Economic Affairs Officer at the Economic Commission for Africa, Mactar Seck, highlights the need to promote the representation of women in information and communication technology (ICT), at the Internet Governance Forum’s (IGF) Women’s Summit.
In his remarks during the session, Mactar Seck notes, “only 12% of women currently operate in the ICT sector. There is a substantial digital gap on the continent, with women representing 51% of the population, yet only 20% having access to the Internet. Several studies have shown that if we can solve gender inequality, we can contribute $3 million to the global GDP.”
Mr. Seck identified two key programs established by the ECA to build women’s capacity and skills to participate in the digital space, namely the African Connected Girls initiative launched in 2020, which has trained around 25,000 girls in Artificial Intelligence, coding, gaming and other uses of digital technology. And the Tech Africa Women Initiative, launched this year, focuses on building capacity for women’s start-ups.
Zanyiwe Asare, a Member of the Independent Communications Authority of South Africa Consumer Advisory Panel, explained the need for technological justice to work alongside technological innovation, “the more technology advances, the more traditional roles become more obsolete, meaning less physical world-based intervention and this means offences from both a civil and criminal perspective occur online.”
Ms. Asare expressed the need for critical players to be open to genuine collaboration and creating avenues for bottom-up approaches, broad-based literacy programs and awareness, and better enforcement by law enforcement officials.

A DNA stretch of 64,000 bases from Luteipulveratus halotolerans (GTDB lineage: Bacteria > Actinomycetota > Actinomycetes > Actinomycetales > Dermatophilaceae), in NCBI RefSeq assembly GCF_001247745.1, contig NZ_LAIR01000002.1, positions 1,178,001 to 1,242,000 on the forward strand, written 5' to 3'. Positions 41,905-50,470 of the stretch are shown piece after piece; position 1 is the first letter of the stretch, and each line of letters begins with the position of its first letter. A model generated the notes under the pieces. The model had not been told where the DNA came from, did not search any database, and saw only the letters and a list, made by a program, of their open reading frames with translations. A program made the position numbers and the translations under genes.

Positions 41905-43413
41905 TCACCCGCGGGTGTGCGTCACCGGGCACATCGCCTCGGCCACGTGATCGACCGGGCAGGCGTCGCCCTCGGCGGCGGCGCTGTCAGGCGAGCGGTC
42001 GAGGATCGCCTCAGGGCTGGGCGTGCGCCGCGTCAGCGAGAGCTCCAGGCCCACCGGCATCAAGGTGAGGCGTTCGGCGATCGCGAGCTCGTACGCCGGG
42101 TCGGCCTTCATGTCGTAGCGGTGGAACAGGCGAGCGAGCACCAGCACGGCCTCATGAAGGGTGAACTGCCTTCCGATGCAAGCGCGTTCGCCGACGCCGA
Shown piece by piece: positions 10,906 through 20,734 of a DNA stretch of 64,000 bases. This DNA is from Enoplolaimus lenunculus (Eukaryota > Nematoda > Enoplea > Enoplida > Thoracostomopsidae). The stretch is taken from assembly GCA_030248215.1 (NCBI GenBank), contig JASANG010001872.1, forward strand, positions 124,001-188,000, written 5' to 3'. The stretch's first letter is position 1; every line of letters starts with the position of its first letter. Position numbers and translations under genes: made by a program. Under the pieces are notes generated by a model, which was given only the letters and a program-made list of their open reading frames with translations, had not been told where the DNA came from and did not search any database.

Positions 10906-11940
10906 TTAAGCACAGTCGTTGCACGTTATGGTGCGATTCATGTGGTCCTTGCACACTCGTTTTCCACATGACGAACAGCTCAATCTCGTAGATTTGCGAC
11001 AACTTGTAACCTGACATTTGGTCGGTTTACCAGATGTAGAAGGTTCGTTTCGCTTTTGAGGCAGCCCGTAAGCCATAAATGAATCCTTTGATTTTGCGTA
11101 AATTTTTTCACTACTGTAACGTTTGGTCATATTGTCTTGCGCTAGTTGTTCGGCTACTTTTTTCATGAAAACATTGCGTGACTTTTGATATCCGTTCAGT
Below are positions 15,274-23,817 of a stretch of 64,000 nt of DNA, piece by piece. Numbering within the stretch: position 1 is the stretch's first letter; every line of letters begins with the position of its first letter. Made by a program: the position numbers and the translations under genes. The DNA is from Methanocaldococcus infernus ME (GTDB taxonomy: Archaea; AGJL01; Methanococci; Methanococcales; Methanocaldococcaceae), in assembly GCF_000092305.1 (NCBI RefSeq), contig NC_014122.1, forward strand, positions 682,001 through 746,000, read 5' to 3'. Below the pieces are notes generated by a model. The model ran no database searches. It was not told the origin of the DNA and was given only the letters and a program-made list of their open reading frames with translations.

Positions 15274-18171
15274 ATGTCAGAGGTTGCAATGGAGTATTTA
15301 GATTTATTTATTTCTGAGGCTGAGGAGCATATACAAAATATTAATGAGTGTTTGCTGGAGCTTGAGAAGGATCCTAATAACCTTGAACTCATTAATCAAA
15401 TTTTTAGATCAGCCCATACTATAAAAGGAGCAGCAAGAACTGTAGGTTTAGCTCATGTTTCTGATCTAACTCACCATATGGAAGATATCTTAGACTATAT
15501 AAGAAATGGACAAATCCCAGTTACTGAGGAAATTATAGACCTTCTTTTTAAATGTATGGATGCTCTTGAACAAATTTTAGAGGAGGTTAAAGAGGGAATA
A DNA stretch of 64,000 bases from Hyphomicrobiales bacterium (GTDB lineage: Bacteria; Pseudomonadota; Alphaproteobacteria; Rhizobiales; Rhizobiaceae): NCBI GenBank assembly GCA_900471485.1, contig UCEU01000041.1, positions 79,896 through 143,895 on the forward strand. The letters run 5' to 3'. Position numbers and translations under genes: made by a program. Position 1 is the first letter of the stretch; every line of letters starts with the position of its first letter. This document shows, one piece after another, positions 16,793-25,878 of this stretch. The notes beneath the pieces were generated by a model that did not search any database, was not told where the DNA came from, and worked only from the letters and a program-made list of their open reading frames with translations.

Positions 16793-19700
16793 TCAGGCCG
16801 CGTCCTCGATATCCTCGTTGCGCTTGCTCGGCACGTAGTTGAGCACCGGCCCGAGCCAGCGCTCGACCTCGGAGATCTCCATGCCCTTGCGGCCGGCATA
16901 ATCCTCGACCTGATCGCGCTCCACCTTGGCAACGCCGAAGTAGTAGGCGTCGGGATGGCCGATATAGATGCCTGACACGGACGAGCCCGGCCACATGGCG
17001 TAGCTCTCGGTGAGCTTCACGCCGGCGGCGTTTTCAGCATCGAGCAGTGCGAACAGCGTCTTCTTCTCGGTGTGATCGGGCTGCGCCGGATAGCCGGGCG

Sylvia Mukasa, Founder and CEO of GlobalX Investments Ltd, a technology company with a focus on emerging technologies, explained that research has shown gender and race are crucial areas to look at in emerging technologies, “only 22% of Artificial Intelligence professionals globally are women, this poses a threat of gender bias. So, as these technologies are being adopted, we need to ensure that data is being used inclusively. We need to ensure these new technologies do not exacerbate existing inequalities.”
Discussions further revealed the importance of promoting ICT skills development in schools; improving gender parity in internet governance; regulating cyberspace to prevent cybercrimes against women and other forms of prejudice; as well as formulating the right policies that protect individuals so governments are acting proactively as opposed to reactively.
The 17th Internet Governance Forum in Addis Ababa, Ethiopia takes place from 28 November to 2 December, seeks to determine concrete steps to unlock the potential of digital technology to build resilient and inclusive societies. The IGF brings together governments, businesses, the technical community, civil society, and other partners to have open and inclusive discussions on how digital transformation can be harnessed to drive socio-economic development globally while protecting the environment. The theme for this year is “Resilient Internet for a Shared Sustainable and Common Future.”
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